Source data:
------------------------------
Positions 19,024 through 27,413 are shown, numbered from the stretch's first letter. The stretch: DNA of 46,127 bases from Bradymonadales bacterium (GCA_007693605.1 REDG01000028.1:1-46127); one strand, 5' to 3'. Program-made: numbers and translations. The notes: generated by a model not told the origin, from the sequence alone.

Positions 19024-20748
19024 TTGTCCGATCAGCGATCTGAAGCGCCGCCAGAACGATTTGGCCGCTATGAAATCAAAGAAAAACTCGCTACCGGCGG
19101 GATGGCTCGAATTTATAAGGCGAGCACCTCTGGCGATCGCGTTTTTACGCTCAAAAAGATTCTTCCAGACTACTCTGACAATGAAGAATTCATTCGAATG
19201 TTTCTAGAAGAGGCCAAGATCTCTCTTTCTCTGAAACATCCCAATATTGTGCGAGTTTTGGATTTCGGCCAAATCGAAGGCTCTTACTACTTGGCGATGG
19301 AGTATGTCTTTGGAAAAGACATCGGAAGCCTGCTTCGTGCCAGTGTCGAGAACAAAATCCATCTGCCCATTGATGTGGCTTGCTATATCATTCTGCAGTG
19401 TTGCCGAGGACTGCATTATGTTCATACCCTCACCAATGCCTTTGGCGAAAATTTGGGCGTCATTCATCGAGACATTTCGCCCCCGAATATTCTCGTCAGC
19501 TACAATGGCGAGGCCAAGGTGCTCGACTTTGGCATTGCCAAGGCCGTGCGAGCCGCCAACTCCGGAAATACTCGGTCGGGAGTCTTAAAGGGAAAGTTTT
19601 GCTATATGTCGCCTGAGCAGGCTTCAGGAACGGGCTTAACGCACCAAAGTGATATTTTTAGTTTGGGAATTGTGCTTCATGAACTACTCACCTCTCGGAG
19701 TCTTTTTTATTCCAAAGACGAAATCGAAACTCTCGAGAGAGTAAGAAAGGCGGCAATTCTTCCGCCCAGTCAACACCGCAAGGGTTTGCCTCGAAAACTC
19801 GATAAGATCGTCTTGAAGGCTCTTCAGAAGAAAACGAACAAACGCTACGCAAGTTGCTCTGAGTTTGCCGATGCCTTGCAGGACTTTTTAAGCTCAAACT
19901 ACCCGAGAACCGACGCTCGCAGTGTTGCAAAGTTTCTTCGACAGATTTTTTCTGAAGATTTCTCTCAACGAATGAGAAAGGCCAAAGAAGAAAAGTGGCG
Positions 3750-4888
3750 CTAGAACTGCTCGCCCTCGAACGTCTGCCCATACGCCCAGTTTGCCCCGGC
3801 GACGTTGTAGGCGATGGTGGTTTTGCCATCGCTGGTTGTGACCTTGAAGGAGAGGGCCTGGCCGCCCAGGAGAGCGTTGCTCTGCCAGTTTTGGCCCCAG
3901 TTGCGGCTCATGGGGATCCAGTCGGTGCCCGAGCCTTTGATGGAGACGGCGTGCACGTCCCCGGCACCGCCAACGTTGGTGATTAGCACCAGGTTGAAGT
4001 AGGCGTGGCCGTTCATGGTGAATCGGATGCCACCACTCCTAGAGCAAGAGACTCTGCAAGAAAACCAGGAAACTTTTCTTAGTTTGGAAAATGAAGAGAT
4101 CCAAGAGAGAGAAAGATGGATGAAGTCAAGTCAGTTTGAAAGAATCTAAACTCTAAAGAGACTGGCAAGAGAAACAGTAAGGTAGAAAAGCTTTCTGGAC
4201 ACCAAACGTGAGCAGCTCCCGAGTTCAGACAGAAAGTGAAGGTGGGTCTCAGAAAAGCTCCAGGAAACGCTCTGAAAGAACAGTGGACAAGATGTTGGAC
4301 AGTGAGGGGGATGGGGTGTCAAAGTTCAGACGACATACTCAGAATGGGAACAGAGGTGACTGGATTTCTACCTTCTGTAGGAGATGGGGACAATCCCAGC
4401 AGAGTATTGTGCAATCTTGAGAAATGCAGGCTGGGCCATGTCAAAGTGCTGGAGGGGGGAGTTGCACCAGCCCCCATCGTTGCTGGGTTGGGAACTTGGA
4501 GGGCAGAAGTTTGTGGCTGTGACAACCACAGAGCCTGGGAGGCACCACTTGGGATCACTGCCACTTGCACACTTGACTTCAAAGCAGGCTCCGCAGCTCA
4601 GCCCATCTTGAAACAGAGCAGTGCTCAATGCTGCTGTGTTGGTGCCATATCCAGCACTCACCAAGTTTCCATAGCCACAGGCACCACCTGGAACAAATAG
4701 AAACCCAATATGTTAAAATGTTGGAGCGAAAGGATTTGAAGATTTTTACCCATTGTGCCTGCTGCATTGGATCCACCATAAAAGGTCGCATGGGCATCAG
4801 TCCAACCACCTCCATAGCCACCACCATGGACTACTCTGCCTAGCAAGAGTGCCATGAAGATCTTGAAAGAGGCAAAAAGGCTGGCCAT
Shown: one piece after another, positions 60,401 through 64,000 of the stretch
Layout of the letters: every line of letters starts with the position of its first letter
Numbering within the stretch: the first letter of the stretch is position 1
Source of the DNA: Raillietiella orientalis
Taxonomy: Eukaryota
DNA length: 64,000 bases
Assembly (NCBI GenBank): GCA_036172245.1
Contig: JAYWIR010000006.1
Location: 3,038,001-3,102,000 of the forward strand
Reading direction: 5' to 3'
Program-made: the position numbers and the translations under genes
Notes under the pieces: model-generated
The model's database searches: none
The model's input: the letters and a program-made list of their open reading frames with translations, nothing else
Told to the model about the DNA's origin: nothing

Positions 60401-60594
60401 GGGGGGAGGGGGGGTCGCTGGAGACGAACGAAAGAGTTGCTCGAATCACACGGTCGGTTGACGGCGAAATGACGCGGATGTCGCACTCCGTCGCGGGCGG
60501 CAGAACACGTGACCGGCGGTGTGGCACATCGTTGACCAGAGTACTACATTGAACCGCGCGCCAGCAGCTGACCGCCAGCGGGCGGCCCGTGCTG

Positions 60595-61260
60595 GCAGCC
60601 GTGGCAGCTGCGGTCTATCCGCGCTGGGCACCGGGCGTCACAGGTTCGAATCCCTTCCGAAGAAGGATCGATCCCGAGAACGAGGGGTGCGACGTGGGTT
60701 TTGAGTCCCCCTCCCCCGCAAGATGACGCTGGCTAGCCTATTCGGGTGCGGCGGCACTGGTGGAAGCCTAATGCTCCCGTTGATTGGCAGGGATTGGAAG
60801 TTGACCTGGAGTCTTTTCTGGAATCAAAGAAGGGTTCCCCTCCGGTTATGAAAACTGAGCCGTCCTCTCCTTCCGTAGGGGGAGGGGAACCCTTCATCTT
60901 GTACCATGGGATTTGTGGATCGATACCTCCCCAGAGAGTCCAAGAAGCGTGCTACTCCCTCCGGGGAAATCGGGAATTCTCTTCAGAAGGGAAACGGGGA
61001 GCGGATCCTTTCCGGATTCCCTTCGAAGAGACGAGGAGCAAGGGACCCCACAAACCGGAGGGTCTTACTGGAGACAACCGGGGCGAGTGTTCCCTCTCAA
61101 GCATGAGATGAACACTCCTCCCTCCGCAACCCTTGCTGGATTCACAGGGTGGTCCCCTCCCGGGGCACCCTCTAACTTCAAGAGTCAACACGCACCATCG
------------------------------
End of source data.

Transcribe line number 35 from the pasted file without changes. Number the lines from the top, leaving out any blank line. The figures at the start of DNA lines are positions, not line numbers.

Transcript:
Reading direction: 5' to 3'